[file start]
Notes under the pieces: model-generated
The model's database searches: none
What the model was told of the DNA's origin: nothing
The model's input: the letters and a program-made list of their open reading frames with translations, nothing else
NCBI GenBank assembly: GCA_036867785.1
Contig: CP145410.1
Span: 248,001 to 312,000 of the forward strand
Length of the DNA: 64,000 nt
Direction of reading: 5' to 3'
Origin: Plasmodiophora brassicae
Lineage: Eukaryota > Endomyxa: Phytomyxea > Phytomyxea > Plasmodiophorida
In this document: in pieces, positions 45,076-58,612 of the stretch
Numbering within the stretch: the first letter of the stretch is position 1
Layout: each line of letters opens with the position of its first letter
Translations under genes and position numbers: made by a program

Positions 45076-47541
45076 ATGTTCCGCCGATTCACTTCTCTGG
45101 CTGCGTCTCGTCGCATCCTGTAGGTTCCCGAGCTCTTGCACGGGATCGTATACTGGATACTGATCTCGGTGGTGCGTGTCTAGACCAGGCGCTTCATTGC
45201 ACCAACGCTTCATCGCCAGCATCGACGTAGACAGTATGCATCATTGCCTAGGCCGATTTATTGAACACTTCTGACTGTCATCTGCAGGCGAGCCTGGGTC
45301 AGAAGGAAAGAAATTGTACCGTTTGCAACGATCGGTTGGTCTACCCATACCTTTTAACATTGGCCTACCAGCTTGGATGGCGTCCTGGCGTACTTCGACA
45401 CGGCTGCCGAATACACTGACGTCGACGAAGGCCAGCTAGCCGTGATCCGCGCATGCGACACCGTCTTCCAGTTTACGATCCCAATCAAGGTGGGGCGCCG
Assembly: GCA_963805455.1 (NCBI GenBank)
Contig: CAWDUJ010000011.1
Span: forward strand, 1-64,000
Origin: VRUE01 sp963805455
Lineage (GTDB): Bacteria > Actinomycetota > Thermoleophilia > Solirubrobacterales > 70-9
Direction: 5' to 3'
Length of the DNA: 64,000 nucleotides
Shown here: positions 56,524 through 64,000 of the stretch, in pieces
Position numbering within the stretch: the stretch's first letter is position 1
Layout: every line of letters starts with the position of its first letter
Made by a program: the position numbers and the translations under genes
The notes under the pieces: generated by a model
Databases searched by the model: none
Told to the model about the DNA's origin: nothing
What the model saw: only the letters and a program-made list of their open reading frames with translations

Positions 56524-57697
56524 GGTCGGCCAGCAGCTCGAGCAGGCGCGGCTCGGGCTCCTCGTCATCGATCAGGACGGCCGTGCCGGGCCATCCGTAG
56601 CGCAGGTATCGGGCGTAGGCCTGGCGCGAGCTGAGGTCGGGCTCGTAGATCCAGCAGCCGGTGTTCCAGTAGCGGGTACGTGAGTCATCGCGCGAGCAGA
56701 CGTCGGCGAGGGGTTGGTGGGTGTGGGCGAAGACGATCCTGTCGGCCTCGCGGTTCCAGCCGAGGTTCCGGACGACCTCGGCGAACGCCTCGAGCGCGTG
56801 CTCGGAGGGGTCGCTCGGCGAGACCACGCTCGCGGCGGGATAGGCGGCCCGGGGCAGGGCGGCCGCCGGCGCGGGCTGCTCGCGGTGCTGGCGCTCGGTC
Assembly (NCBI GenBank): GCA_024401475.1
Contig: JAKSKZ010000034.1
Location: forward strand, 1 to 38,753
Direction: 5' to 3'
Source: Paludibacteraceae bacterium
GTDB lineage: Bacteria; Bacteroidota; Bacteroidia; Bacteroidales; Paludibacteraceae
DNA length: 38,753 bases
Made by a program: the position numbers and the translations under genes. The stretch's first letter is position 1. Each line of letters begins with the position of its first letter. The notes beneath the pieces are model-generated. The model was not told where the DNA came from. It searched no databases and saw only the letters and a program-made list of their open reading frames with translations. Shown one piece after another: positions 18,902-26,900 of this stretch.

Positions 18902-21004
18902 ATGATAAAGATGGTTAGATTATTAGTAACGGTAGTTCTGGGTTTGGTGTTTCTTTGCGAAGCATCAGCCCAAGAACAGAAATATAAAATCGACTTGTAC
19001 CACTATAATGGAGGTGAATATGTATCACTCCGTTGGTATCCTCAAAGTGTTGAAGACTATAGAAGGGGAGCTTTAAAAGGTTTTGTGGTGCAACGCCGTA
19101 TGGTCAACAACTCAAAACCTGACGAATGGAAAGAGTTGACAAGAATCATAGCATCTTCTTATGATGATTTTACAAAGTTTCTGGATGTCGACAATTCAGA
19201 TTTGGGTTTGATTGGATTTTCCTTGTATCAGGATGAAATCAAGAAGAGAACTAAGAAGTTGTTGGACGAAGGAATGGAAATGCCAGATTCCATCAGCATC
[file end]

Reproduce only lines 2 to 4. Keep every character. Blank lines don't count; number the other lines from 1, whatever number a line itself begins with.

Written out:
The model's database searches: none
What the model was told of the DNA's origin: nothing
The model's input: the letters and a program-made list of their open reading frames with translations, nothing else